So it is as well with the legal framework for the April 2011 elections: I had written a piece a few weeks ago lamenting the fact that there has been no time limit placed on the adjudication of election petitions in the amended 1999 Constitution. This had resulted in the kind of untidy situation in which we now find ourselves whereby eight days to the 2011 general elections, there are still hundreds of election cases from the 2007 elections which are still before the courts; yet to be determined. With fresh elections due in many of the affected constituencies, and new candidates on the field, those unresolved cases would soon die a natural death; the basis of the justice that the petitioners seek having been overtaken by events, and the courts not likely to act in vain.

To go to a court of law and be denied justice under such circumstances amounts to injustice in itself, and this may serve as future incentive for self-help. Hence, both civil society and the Uwais committee on electoral reform had recommended that election cases be determined speedily before the inauguration of a new administration, also to eliminate the possibility of a wrong person occupying an office for so long before being dismissed by the courts as seen in Ondo, Ekiti, and Anambra. I argued that we had missed the opportunity to amend the 1999 Constitution accordingly. But not so, thought a reader.

He drew my attention to Section 285 of the amended 1999 Constitution. I checked my copy of the amended Constitution. The time limit for adjudication wasn’t there. In response to his insistence, I started collecting copies of the Nigerian Constitution, 1999 as amended and also the Electoral Act 2010 (with 2011 amendments). The best place to get a copy of these important documents is in the traffic, either in Lagos or Abuja. As the traffic crawls, you’d find street hawkers pushing all kinds of Nigerian law documents in your face, mostly decorated with the seal of the Federal Government of Nigeria, and clearly marked “Original” or “Corrected Original”. These copies are produced by roadside printers, and their objective is to make profit. This is what I discovered: some of the copies have different sections. I finally found Section 285 (5-8) in a version in circulation. Some versions are riddled with grammatical errors and serious omissions. The effect is that I ended up with three different copies each of the Electoral Act 2010 (with 2011 amendments) and the 1999 Constitution (amended), even when they all bear the same dates. I stumbled on yet another set at the Nigerian Bar Association President’s Consultative Dialogue on the April 2011 Elections at the Ladi Kwali Hall, Sheraton, Abuja on Tuesday, March 22. The friendly salesman told me, “these copies were produced by a lawyer.” I felt encouraged. But some of the sections in the documents are different from what is in other copies in circulation.

And I am not alone in making this discovery. At the NBA session in Abuja, Resident Electoral Commissioners who took part in the Dialogue confessed openly that they too do not know the exact copy of the Electoral Act that is meant to provide the legal framework for the 2011 elections. They were that honest! Even lawyers concurred that there is great confusion out there about the legal framework for the elections. So what are we doing then, going into an election, with so much ignorance and confusion about such an important framework? It is a sign of the weakness of the state that neither the National Assembly nor the Federal Ministry of Justice, or any other authorized official body has deemed it necessary to identify, publish, and circulate gazetted copies of the 1999 Constitution as amended and the Electoral Act 2010 (with 2011 amendments).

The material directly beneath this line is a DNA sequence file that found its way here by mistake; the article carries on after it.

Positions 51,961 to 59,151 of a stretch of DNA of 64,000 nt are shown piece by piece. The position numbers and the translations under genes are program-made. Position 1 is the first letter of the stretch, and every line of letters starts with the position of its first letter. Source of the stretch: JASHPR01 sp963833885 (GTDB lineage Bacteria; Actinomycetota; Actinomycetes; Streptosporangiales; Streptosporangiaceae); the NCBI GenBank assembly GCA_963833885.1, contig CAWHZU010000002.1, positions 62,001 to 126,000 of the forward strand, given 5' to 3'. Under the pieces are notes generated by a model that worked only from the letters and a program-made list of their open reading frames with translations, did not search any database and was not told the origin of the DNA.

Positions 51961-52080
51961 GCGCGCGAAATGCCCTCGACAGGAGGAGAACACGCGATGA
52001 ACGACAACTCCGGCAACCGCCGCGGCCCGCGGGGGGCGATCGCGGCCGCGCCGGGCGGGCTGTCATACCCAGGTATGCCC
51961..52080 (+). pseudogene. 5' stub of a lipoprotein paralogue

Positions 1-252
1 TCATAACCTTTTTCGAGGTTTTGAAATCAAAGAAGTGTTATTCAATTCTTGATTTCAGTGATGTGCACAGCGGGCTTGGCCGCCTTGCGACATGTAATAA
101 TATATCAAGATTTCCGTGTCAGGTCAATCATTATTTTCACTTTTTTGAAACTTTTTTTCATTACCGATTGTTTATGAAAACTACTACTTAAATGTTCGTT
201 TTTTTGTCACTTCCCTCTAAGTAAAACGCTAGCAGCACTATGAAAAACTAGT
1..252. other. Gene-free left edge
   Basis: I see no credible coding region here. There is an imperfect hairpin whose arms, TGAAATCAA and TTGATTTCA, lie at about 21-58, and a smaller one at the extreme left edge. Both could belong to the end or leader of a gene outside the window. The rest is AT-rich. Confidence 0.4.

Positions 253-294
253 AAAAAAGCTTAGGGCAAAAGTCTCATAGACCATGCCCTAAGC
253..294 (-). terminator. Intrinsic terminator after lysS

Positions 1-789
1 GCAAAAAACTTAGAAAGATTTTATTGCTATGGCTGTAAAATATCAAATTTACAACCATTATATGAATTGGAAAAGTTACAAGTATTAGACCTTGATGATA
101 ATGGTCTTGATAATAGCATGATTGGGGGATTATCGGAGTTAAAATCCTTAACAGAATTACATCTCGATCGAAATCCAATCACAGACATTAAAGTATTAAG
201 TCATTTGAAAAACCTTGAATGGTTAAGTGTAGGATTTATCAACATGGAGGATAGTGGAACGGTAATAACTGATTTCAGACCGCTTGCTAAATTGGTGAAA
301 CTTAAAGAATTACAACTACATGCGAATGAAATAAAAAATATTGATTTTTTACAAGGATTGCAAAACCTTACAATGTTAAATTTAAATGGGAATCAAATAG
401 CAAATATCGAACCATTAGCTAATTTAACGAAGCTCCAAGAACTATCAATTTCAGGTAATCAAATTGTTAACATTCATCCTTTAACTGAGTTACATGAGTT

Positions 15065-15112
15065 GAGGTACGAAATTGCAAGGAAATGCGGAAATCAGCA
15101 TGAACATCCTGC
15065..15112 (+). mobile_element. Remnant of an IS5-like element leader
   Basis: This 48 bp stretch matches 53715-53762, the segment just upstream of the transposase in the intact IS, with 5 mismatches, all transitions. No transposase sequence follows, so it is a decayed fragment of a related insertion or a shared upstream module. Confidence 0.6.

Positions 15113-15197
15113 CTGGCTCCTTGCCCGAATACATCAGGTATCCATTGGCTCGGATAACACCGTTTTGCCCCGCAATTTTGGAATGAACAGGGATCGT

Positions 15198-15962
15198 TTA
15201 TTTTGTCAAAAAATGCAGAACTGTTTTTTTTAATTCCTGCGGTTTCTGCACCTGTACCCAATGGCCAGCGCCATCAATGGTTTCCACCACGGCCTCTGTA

In the past, there used to be a body known as Government Printers which printed and circulated official documents. The version from the Government Printers could be taken to be the correct and true copy. But that once valuable department has since gone into oblivion. Government documents are now accessed from whatever source including the internet, and printed and sold on the streets by all manners of persons. We run the risk of a similarly great confusion in the law courts after the 2011 elections. But for now, it is bad enough that the legal framework for the elections is largely unknown, the voting procedure, announced ten days to the first election, is also just as unknown to the generality of the electorate who may not understand the difference between accreditation and actual voting. How we stumble!

The confusion is contrived. There was more than enough time between the 2007 and 2011 elections for the National Assembly to amend the Constitution and the Electoral Act and ensure general familiarity with and understanding of the main legal framework for the next elections. But the politicians deliberately delayed action and embarked on mischief. There was no enthusiasm in official corridors over the Uwais Committee report on Electoral Reform. The Joint Committee of the National Assembly on Constitution Amendment fought over who should be Chairman and Deputy Chairman of the body as if this mattered most. Today, we seem set to pay the price for the confusion that has been unleashed on Nigerians: we are going to the polls all the same, with political parties, voters, local and international observers, lawyers and the media clutching different versions of the enabling law and without a level playing field!

Written by Reuben Abati.